The Legislature and Gov. Scott Walker just proposed taxing hybrid and electric vehicles in Wisconsin to raise more money for roads — essentially penalizing progress in cleaner automobile technology.

They argue that by charging $100 per fuel-efficient vehicle, the state could raise about $8 million for roads. That’s actually a small amount of money in the scope of the budget deficit for transportation needs.

The narrow-mindedness of such a policy completely ignores the harmful effect that tailpipe exhaust from gasoline and diesel vehicles has on our citizens. The cost includes illness, death and financial losses that will be far larger than the higher revenue the Legislature hopes to bring in. It might be smarter economically — and better for Wisconsinites — to tax the more polluting cars and trucks.

According to a study by the Electric Power Research Institute, electrification of our vehicle fleet would improve air quality, especially if the source of electricity used to meet new demand does not come from coal-fired power plants. The benefits of electric vehicles must be inherently viewed as coupled to their power source.

Coal-fired power plants emit particulate matter, mercury and other hazardous pollutants. Natural gas plants are very much cleaner than coal and oil, but still emit a small amount of nitrogen oxides. Electricity powered by wind, solar and hydroelectric, of course, maximizes the air quality and health dividends from electric cars.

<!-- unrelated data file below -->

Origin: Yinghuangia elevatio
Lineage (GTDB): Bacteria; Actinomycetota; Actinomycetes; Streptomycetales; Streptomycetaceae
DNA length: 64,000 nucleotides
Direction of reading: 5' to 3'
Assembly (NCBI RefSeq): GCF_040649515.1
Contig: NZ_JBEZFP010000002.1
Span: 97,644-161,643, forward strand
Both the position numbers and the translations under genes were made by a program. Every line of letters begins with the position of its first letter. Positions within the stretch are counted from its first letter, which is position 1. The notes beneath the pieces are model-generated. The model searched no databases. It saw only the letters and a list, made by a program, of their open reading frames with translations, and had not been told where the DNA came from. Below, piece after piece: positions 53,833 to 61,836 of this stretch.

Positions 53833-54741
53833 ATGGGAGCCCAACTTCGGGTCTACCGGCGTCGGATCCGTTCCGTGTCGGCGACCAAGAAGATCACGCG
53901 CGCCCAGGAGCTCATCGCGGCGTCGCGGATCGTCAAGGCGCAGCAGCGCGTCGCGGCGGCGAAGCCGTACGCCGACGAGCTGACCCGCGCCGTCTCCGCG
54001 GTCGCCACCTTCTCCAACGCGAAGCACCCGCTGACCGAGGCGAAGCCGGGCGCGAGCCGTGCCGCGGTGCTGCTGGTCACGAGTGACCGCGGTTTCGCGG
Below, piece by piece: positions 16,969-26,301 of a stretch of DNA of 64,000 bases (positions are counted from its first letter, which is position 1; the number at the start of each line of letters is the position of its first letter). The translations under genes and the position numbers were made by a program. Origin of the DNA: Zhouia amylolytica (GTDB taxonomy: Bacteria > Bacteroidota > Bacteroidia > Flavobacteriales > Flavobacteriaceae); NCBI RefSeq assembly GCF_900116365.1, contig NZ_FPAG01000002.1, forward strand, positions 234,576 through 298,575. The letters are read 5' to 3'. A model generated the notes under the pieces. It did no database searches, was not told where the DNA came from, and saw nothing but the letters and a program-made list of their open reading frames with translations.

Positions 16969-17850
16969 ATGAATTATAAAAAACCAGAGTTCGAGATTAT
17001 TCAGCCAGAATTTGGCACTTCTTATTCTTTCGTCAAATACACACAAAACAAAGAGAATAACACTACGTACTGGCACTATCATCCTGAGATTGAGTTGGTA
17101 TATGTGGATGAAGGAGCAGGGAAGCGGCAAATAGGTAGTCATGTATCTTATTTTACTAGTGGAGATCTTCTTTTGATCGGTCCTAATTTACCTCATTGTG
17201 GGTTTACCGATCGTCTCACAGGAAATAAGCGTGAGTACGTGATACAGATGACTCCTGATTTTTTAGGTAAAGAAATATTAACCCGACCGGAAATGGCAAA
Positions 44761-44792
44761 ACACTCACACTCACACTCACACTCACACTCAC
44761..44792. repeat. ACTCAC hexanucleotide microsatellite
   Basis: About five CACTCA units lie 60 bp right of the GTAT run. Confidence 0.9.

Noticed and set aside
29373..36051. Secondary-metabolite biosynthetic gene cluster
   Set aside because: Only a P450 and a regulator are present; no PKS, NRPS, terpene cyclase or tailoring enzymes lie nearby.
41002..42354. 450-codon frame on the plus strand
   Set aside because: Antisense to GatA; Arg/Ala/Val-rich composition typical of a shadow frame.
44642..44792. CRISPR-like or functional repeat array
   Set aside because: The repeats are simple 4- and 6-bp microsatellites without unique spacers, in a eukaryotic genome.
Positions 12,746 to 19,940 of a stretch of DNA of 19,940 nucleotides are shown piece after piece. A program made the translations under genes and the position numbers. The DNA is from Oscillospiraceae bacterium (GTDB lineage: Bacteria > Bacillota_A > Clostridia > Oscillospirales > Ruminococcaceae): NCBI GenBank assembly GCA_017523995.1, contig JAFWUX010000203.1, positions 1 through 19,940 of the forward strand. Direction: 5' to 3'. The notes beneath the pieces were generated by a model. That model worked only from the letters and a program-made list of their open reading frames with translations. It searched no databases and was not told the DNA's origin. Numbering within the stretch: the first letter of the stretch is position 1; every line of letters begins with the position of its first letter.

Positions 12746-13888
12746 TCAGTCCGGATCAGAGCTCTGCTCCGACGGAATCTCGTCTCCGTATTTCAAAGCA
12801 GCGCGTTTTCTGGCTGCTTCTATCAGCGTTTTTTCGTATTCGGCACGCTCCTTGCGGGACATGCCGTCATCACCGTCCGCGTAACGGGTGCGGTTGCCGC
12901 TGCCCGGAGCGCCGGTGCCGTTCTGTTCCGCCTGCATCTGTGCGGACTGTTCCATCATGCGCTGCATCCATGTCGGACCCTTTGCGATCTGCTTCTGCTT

But even if electric power continues to include some dirty coal plants for a few more years, electric and plug-in electric hybrids tend to be better for our health. A major study across 17 industrial areas showed that reductions in particulate matter and nitrogen oxide emissions from mobile sources yield greater air quality (and subsequent health) benefits than the same reduction from electricity-generating power plants.

Another comparison is air pollution with vehicle miles traveled. We studied the health implications of reducing 20 percent of vehicle miles traveled in the 11 largest cities in the Great Lakes region. The resulting improvement in air quality would reduce the number of asthma cases by 2,500, heart attacks by 860, and deaths by 525 per year. Cost savings from avoided hospitalizations and deaths would be about $4 billion. Milwaukee and Madison were part of this 11-city study, and the savings just for these two Wisconsin cities was about $105 million annually.

So which policy makes more sense (and “cents”)? Taxing hybrid and electric vehicles to raise $8 million? Or promoting fuel efficiency and saving $105 million? If decision makers choose the first option and tax cleaner vehicles, that’s a huge financial mistake. But that choice also signifies much more. It would represent a moral transgression, sacrificing the health of Wisconsin citizens to raise small funds for roads. It also would signal a strange desire to go backward in transportation technology.

Clearly, we need to find a different financial model to support roads — especially one that incentivizes clean and healthy transportation.

Patz is director of the Global Health Institute at UW-Madison.

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